Crosswalk

 

The last window closes on the way north, the crosswind pulling me into a busy street, the press of early risers a nagging reminder of my lack of employment. The 232 is a short line, so I wait, again, brooding. Time is suspended, inflated, a wash of residue from a life that has ceased to matter. I could be anyone.

The morning heats up, the only bench in full sun. Things move as slow as they will, impossible to observe without a time-lapse; my patch of shade disappears with intolerable swiftness. The next bus is packed, lurching to the next wheelchair stop with beeping alarms and a new kind of patience. Out the window flashes of faded donut shops and fields of asphalt, crowded parking lots pressing against buildings to the horizon. At a homemade liquor store a single passenger struggles out, who clutches her bag dejectedly and appears to drift slowly into the dusty hedge. The swarm contains itself, shifts only slightly to ingest still more of the poor, the stranded. A homeless man with a foul plastic bag finds a good seat next to me and is pleased, his thoughts deflected for a moment, then turning back to a familiar fear and misery, then a strange delight.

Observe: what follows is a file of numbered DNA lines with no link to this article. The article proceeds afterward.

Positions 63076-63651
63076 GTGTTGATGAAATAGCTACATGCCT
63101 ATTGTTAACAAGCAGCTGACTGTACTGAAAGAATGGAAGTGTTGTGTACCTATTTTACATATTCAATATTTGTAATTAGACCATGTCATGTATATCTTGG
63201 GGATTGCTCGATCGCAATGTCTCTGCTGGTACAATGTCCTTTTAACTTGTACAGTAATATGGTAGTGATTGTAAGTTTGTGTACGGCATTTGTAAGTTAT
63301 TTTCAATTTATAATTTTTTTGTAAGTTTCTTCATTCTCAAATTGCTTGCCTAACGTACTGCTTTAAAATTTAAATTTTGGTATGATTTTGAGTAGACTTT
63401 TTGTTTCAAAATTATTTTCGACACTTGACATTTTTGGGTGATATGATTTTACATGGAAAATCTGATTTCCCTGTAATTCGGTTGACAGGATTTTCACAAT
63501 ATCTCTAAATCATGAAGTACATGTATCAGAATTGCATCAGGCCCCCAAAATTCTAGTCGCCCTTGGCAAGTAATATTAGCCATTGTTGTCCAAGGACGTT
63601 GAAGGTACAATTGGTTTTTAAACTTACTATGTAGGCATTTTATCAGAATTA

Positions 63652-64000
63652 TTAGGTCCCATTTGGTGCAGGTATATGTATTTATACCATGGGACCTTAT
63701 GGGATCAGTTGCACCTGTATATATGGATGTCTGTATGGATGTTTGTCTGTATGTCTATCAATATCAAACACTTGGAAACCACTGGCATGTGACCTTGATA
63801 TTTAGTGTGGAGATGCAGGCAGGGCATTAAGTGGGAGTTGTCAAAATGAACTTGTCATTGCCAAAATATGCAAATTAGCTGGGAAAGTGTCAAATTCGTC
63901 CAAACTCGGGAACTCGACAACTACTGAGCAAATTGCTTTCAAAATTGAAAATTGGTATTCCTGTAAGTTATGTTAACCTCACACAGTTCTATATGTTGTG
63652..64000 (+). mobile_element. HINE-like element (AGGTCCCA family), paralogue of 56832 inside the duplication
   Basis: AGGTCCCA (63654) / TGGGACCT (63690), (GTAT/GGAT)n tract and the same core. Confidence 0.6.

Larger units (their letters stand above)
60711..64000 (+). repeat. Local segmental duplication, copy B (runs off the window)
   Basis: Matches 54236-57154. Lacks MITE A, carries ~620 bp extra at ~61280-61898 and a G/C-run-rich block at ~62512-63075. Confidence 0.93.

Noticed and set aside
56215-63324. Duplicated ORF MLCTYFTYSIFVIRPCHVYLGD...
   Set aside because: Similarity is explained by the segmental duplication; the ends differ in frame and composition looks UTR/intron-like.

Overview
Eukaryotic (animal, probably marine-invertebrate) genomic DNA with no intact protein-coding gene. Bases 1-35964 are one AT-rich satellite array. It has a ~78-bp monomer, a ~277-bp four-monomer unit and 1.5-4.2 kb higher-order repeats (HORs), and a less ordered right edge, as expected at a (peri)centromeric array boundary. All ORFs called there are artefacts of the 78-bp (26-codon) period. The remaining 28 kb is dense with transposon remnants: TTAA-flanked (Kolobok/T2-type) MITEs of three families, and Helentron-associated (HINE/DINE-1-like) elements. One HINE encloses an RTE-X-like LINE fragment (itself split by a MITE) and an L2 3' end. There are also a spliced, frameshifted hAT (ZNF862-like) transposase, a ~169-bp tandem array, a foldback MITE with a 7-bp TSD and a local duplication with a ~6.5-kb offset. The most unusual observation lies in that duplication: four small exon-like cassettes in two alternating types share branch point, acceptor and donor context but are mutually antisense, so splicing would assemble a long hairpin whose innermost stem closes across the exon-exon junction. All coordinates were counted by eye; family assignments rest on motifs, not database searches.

Late. Somewhere past Narbonne the streetlights hang in milky webs, the full moon hardly visible. I walk past the old flags at the public works, their soft rustling somehow comforting above the scratching, heaving, scraping. Somewhere beyond this, this grappling for meaning, a quiet desert, a lonely walk in sagebrush, the smell of resin and dust. There’s no sound other than the wind.

Neither place has me, yet each informs, defines, a simple chain anyone can see: the thirst and longing fostered by a stark desert landscape that drives me toward civilization, and the swarms of cars, the troubled sidewalks, the constant scrutiny by unending numbers, to the point that the will is broken ― in both a restless spirit that doesn’t bother to record what has passed.

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